The Society for Ethnomusicology (SEM) is pleased to announce the launch of a new website: Musicians in America during the Covid-19 Pandemic. Thanks to the award of a CARES Act Grant from the National Endowment for the Humanities in June 2020, SEM hired three ethnomusicologists (Dr. Holly Hobbs, Dr. Raquel Paraíso, and Dr. Tamar Sella) to investigate the consequences of the pandemic and social distancing directives for musicians and their communities. Between August and November 2020, the researchers conducted 240 online video interviews with musicians in all 50 states, the District of Columbia, and 5 U.S. territories.
SEM’s collection of short interview videos features musicians working in a wide range of genres, such as Native American traditions, jazz, blues, gospel, country, zydeco, norteño, mariachi, salsa, rock, hip hop, klezmer, and Western classical, as well as traditions from such countries as Cuba, Nicaragua, Peru, Brazil, Ireland, Poland, Spain, Ghana, Ethiopia, Turkey, Iraq, India, Indonesia, China, and Japan. In addition, the researchers co-authored a website essay that highlights several themes in the interviews: the musicians’ reexamination of the significance of music in their lives and communities, their loss of employment, illness and death of community members, and new directions in the creation and presentation of music.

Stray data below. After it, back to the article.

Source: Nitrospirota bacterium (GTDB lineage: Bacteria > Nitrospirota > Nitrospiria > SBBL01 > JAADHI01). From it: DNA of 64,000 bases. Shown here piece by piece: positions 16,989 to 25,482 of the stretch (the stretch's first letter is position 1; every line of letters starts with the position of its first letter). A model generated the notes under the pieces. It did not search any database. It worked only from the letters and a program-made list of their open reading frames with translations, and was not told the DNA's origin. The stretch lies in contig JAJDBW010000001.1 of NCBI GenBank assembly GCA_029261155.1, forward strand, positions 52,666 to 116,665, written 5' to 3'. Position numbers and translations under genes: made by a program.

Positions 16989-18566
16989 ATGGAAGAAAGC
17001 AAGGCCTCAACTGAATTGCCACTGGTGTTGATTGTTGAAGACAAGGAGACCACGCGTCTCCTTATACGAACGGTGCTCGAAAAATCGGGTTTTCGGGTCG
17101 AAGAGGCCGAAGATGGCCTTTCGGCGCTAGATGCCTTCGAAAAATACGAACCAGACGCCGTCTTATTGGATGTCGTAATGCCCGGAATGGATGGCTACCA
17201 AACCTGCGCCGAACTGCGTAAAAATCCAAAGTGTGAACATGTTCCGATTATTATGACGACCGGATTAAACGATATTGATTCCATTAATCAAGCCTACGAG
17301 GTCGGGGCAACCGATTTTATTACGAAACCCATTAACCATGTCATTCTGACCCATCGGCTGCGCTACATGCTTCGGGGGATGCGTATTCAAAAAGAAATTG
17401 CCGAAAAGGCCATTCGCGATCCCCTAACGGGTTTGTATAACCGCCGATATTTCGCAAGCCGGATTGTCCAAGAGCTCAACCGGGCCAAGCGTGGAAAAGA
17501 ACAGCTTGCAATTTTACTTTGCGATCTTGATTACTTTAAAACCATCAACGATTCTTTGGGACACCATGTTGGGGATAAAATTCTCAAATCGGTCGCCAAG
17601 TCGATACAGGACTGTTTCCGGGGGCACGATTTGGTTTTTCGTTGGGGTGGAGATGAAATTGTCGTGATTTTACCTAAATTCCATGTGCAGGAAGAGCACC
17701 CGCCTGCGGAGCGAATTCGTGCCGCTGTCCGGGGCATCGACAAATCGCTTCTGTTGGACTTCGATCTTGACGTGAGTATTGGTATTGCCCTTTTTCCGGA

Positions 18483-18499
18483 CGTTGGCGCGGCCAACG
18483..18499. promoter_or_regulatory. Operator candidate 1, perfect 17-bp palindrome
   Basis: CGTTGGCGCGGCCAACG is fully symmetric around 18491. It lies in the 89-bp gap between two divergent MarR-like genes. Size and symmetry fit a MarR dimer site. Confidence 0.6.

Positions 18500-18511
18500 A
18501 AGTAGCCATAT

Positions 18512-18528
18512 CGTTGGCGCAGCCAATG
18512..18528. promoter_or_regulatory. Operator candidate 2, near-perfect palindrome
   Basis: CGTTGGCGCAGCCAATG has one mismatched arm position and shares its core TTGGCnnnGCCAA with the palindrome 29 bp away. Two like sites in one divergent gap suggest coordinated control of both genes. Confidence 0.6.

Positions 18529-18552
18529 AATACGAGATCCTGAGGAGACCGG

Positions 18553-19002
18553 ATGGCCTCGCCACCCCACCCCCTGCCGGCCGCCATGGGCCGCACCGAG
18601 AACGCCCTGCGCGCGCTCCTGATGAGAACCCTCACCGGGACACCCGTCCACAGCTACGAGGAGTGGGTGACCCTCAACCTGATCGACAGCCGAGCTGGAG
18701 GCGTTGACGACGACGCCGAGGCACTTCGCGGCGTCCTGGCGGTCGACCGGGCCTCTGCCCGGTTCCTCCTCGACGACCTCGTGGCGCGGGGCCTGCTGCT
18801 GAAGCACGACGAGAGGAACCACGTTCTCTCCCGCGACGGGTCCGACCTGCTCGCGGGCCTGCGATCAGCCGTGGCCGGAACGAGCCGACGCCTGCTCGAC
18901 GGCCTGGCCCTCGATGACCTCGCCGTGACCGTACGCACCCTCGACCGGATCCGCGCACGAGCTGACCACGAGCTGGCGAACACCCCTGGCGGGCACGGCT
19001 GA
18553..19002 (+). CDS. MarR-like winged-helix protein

Collectively, the interviews offer a snapshot of what it was like to live in a society in which, for the first time in a century, concert halls, nightclubs, schools, places of worship, and other music settings largely turned silent.
SEM thanks Holly Hobbs, Raquel Paraíso, and Tamar Sella for their extensive work on this project and Adriane Pontecorvo for designing the website.
“Musicians in America during the Covid-19 Pandemic” has been made possible in part by a major grant from the National Endowment for the Humanities: Democracy demands wisdom. Any views, findings, conclusions, or recommendations expressed in this Web resource do not necessarily represent those of the National Endowment for the Humanities. SEM also gratefully acknowledges support from the Indiana University Institute for Digital Arts & Humanities and Indiana University Libraries. Digital preservation and access to the video collection is made possible through the Libraries’ Media Collections Online.
We sometimes make mistakes, and we are happy to correct any errors that you may come across on our site. If you find an error, please let us know using the “submit a correction” link.